Downstreet partnered with the City of Montpelier and Housing Vermont to complete Taylor Street Apartments and Montpelier Transit Center. The project constructed 30 new apartments of housing co-located with the City’s new transit center. The property offers six studios, eighteen 1-bedroom apartments, and six 2-bedroom apartments. 19-apartments are dedicated to low-to-middle-income earning individuals and families, and 11-apartments are "market-rate" with no income-restrictions.
Sitting atop the new multi-modal transit center, Taylor Street Apartments is a leader in transportation efficient housing. The City of Montpelier led the planning, permitting and environmental clean-up to prepare this property adjacent to the Winooski River for development. The state’s Housing Revenue Bond combined with housing tax credits and other public resources made it possible for Downstreet Housing & Community Development and Housing Vermont to purchase the development rights to the apartments, after other market-rate developers were unable to proceed.
Downstreet Housing and Community Development and Housing Vermont partnered to rejuvenate the French Block Apartments. This project involved the redevelopment of the two floors above Aubuchon Hardware into 18 affordable apartments. Constructed in 1875, the historic French Block is the longest commercial block in downtown Montpelier. For nearly 80 years, the apartments on the second and third floors remained vacant. The project created new floor plans, essentially building new, highly efficient apartments while retaining existing historic features. The French Block Apartments offers two studio and 16 one-bedroom apartments. Rent, which includes heat and hot water, ranges from $715 to $875.
Downstreet was hired as the developer for The Clara Martin Center's project to convert a historic building that had remained vacant for 15 years into a multi-purpose building that included affordable housing, program, and office space.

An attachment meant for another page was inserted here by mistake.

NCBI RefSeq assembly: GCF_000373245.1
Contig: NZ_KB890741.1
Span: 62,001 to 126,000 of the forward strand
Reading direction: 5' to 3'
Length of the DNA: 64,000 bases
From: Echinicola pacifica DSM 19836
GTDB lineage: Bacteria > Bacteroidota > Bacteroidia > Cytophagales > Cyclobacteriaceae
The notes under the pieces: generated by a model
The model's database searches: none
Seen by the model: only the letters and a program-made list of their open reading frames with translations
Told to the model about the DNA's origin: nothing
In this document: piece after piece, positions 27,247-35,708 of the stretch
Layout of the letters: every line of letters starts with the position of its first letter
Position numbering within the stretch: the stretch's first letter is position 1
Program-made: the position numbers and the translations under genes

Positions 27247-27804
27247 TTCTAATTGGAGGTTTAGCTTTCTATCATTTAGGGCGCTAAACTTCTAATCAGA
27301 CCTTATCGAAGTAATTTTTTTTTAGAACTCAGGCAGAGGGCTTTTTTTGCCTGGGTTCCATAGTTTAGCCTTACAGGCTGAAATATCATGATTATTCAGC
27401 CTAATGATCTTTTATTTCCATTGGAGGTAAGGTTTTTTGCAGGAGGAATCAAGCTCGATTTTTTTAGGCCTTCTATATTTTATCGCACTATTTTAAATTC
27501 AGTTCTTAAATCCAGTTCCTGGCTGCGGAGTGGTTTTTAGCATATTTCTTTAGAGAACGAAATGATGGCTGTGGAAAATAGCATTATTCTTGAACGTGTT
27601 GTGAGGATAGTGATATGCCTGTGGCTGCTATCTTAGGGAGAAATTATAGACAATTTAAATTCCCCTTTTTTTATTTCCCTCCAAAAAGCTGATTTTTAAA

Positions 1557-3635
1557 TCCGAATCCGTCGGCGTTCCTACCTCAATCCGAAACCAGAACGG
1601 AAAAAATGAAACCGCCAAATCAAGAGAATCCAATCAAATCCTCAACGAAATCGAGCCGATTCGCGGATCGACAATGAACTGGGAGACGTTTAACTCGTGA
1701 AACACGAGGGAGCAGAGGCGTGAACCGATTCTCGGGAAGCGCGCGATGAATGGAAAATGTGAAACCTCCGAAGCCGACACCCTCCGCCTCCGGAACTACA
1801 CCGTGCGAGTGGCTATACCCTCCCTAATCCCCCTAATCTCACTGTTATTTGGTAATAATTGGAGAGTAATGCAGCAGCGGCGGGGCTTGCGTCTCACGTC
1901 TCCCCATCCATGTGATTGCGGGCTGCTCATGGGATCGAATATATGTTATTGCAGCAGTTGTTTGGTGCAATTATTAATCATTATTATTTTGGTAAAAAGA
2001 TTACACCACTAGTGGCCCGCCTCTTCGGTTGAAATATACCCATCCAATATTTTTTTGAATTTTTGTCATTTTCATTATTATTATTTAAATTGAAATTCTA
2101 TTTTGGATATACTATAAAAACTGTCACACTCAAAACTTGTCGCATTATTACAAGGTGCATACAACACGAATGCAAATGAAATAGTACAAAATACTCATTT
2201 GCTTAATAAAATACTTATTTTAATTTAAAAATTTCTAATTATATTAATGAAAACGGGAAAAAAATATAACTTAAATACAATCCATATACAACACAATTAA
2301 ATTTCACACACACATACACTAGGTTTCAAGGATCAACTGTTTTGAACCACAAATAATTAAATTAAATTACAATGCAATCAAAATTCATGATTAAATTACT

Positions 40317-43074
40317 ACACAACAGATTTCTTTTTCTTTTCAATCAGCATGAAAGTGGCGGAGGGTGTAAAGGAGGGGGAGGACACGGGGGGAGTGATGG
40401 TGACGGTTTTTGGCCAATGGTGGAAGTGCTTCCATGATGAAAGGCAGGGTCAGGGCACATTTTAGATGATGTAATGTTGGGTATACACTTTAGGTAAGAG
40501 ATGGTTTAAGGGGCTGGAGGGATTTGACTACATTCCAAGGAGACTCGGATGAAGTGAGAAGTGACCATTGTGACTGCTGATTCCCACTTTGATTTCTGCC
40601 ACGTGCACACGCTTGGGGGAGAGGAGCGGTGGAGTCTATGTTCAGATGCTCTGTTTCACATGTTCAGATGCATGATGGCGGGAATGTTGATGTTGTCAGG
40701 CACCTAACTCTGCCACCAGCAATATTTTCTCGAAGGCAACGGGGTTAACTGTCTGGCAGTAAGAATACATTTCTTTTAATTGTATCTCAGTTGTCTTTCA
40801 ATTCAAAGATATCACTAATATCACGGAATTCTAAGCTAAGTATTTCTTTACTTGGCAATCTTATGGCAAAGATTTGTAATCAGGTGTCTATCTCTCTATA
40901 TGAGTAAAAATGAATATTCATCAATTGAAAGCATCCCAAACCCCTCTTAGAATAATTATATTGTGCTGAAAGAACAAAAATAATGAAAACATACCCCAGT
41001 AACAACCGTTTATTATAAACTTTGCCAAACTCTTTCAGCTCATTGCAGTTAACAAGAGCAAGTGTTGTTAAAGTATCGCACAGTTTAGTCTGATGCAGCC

The project involved the redevelopment of a 4,400 square foot historic building to create four updated, energy-efficient one-bedroom affordable apartments, an office, and program space. The renovated apartments are targeted for individuals who are homeless and have a mental illness and will provide permanent housing with the services and case management supports of the Clara Martin Center. The meeting space will be utilized by the Clara Martin Center staff and clients as needed and for larger group offerings or community meetings.
Winooski River Apartments consists of three historic buildings (11 Bailey Avenue, 15 Baldwin Street, and 37 Barre Street) located in Montpelier. The project included 15 affordable apartments and commercial retail space. The scope of work included structural reinforcement, weatherization, energy efficiency, and ADA additions.
As a result of the work completed, the 3 properties have been rehabilitated such that they will be affordable to Vermonters in perpetuity, any potential hazards (lead and asbestos) have been mitigated, the useful life of the buildings has been extended by at least 20 years, and the energy efficiency of all three buildings has been significantly improved.
The Colonial Village project consisted of rehabilitating of 21 apartments across 4 buildings in Bradford Village, Vermont. The buildings were a combination of senior and family housing and were existing affordable housing before Downstreet purchased the apartments in 2015 in order to preserve the affordability and rehabilitate this housing. The project was extensive, including relocating all of the tenants at Colonial Village to comparable accommodations in order to make the buildings accessible for renovations. In full, the project was a success in preserving the project-based subsidy element of the properties; rehabilitating the properties such that they will be affordable in perpetuity; extended the useful life of the buildings for at least 20 years, and increased operational and energy efficiency across the board.
The historic brick building originally built by Dr. Horace Fales in the mid-1800 was purchased by the state hospital in 1895 to house convalescent patients and staff. Since that time it functioned as a component of the State Hospital Complex and later the State Office Complex. In 1951, the rear addition was constructed as a dorm for staff nurses. The historic building and addition were renamed Ladd Hall in honor of Dr. Henry Ladd.
On August 28, 2011 Tropical Storm Irene brought torrential downpours of rain and historic flooding to Vermont. The storm stranded thousands behind washed out roads, destroyed dozens of homes, and changed the landscape of Vermont. Waterbury sustained heavy flooding and severe damage, which qualified the town to receive federal funds for recovery and rebuilding. It is, in part, these funds which made the South Main Apartments project possible.
Downstreet and Housing Vermont partnered to renovate the historic portion of Ladd Hall in order to preserve the historic character of the building. The 1951 addition was demolished and a new three-story addition, together with the historic Ladd Hall portion, now provides 27 new rental units. The South Main Apartments project was awarded LEED certification for its energy efficiency, building envelope and healthy home design.